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Home News and Update Year 2009 Eating Charred Meat may Increase Risk of Pancreatic Cancer

Eating Charred Meat may Increase Risk of Pancreatic Cancer

The Hindu
22 Arpil 2009
Los Angeles, USA

Eating burned or charred meat may increase the risk of pancreatic cancer, a new study has found.

Meat–eaters who preferred their steak very well done were almost 60 percent more likely to get pancreatic cancer compared to those who ate steak less well done or did not eat steak, according to the study presented Tuesday at the American Association for Cancer Research annual meeting, in Denver.

In the study, researchers at the University of Minnesota School of Public Health (UMSPH) analysed data on the meat intake, preferred cooking methods and doneness preferences of nearly 63, 000 participants taking part in the Prostate, Lung, Colorectal and Ovarian Multi–Center Screening Trial. Over the course of nine years, 208 developed pancreatic cancer.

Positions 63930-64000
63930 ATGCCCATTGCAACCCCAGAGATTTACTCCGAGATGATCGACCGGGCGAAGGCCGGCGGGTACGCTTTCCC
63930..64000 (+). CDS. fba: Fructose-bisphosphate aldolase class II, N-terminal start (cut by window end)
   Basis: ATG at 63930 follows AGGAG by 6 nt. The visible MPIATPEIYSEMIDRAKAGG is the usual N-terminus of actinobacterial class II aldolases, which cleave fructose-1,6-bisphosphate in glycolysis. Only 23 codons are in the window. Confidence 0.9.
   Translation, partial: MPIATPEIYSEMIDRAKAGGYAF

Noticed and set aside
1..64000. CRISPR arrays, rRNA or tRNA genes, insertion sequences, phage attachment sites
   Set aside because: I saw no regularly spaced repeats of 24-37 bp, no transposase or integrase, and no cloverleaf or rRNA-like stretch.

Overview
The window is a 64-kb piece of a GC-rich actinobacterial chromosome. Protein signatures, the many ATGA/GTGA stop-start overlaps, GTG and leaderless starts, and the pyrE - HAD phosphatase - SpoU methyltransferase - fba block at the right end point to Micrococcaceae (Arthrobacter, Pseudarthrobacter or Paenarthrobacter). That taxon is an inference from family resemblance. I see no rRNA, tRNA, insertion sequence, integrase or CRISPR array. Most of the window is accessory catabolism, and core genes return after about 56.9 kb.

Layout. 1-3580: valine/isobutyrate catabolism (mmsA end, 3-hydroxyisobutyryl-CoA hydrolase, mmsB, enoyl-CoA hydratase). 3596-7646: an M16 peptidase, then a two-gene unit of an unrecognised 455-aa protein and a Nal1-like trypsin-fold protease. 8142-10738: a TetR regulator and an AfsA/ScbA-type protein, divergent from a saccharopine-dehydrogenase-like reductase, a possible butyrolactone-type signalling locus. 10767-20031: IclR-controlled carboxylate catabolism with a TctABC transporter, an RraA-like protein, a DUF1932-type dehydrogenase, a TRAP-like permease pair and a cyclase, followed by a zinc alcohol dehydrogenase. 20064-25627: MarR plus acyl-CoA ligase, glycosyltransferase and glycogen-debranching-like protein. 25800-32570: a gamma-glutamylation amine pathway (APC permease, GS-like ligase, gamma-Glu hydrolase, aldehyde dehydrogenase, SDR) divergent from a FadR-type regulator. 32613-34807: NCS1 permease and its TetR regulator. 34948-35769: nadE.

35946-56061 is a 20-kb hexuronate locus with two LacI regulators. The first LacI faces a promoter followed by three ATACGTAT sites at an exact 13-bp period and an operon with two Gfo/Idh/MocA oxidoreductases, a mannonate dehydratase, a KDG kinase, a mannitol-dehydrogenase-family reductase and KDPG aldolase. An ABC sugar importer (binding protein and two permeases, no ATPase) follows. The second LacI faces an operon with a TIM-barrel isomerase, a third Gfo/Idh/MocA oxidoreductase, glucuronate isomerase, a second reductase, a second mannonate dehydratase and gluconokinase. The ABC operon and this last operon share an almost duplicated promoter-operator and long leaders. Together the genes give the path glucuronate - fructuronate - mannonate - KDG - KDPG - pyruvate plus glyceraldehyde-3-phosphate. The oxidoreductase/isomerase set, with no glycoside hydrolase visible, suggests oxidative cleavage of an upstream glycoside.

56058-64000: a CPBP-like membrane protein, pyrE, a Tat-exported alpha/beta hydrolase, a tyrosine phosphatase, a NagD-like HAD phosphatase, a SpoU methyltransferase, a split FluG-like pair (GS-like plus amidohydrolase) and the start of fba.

Researchers then estimated carcinogen intake based on overall meat consumption and doneness preferences. Those with highest intake had 70 percent higher risk than those with the lowest intake, according to the study.

Frying, grilling or barbecuing meat to the point of charring can form carcinogens, which do not form when meat is baked or stewed, explained Kristin Anderson, an associate professor at the UMSPH.

Anderson suggesting cooking meat thoroughly enough to kill bacteria but avoiding charring. The precursors of cancer–causing compounds can also be reduced by microwaving the meat for a few minutes and pouring off the juices before cooking it on the grill.

“We cannot say with absolute certainty that the risk is increased due to carcinogens formed in burned meat,” Anderson said. “However those who enjoy either fried or barbecued meat should consider turning down the heat or cutting off burned portions when it’s finished.”

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